Director: Guy Maddin
Writers: Guy Maddin, George Toles
Starring: Jason Patric, Isabella Rossellini
Producers: Jean du Toit, Phyllis Laing, Guy Maddin, Jody Shapiro
Running Time: 93 min
BBFC Certificate: TBC
Canada has its fair share of auteurs of international repute, ranging from the mainstream (self styled king of the world James Cameron, indie darling Jason Reitman and body horror expert David Cronenberg) through to the art house (Atom Egoyan, Denis Villeneuve, Denys Arcand). Guy Maddin definitely fits into the latter category, with his singular style. Love him or loathe him, there really is nobody else who makes films quite like Maddin.
Keyhole is his tenth feature and marks something of a departure in that it boasts a starry cast that includes Jason Patric and Isabella Rossellini. It is also the first time he has shot entirely digitally, eschewing celluloid for a Canon 5D (although the film still has the Maddin aesthetic). The most striking difference however is that it forsakes the autobiographical nature of his previous films (most notably My Winnipeg) for a more conventional narrative approach (I use the word conventional in a very loose sense). It is billed as a ‘rousing 1930s gangster picture’, and whilst the mise en scene references gangster pictures and film noir (black and white cinematography, rain) and contains much of the iconography (trilbies, guns) associated with them, the milieu, characters and story are anything but familiar. Anyone expecting a ‘rousing 1930s gangster picture’ will be sorely disappointed and should go see John Hillcoat’s Lawless instead. If you’re after an opaque and enigmatic film that seeks to explore universal feelings, then this might be for you.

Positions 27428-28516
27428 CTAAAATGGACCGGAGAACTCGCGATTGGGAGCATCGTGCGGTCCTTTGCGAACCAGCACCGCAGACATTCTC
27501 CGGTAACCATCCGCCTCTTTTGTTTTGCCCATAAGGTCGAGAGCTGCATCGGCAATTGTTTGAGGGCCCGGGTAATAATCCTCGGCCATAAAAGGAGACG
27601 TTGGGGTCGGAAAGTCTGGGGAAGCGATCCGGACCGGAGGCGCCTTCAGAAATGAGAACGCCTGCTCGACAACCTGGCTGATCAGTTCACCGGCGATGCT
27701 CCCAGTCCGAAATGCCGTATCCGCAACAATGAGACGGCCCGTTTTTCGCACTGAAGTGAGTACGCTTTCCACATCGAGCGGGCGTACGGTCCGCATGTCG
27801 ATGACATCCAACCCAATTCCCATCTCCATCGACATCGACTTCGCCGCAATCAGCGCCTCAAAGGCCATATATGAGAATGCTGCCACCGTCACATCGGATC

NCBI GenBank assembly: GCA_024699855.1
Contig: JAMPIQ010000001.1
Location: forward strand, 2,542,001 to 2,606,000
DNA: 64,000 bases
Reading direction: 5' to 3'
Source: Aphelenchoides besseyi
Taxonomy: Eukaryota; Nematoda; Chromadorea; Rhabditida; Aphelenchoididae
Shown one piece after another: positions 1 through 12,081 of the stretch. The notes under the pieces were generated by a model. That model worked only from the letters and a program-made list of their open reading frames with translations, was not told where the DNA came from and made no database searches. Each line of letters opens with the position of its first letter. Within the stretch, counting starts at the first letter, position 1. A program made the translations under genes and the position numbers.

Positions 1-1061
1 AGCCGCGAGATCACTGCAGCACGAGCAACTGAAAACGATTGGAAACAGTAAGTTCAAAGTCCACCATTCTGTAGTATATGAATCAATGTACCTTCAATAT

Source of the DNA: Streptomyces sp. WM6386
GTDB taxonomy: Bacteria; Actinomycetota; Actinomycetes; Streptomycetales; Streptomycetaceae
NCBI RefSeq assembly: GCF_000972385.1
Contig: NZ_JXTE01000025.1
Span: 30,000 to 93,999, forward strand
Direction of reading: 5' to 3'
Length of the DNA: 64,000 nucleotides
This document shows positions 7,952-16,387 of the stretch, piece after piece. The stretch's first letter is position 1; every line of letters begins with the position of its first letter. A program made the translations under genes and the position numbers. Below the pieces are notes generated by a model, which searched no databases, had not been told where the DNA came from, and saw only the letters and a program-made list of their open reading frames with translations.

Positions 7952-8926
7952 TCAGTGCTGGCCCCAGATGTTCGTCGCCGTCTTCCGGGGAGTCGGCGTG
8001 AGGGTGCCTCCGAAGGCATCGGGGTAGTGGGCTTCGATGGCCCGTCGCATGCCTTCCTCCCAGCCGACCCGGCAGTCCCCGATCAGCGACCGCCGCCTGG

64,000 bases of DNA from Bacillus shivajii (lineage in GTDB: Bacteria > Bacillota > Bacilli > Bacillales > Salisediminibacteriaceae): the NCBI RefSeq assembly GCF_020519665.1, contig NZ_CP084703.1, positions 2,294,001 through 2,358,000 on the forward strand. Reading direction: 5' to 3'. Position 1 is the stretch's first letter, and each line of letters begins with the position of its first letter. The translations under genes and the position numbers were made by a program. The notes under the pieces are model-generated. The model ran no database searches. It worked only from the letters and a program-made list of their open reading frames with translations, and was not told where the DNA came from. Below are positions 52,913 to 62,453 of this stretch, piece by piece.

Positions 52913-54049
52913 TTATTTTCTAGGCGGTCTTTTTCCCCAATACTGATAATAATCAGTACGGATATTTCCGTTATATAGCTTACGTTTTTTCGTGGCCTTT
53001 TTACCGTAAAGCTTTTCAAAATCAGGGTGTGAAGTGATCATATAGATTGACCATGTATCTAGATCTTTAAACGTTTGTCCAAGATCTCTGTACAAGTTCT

Jason Patric plays Ulysses, a ‘deadbeat’ father who returns home one rainy evening carrying a drowned girl and dragging his adult son tied and gagged to a chair. His gang are holed up in the house, having seemingly shot their way in past the police at the behest of Ulysses. Meanwhile, his wife Hyacinth (Rossellini) lies in her upstairs bedroom with her new lover and her naked father chained to the bed. Ulysses goes on his odyssey through the house with the girl and his son (whom he fails to recognise) in tow, where they encounter various ghosts.
If it all sounds very strange and difficult to comprehend, then I’ve successfully conveyed the experience of watching this film. Maddin aficionados will no doubt lap it up, but surely this will not win over any new fans. It is a difficult and not particularly rewarding watch, as the themes and ideas it seeks to explore are lost in the ridiculous scenarios and bad acting. At least it is only 90 minutes long, but that is hardly a recommendation.
Review by Damien Beedham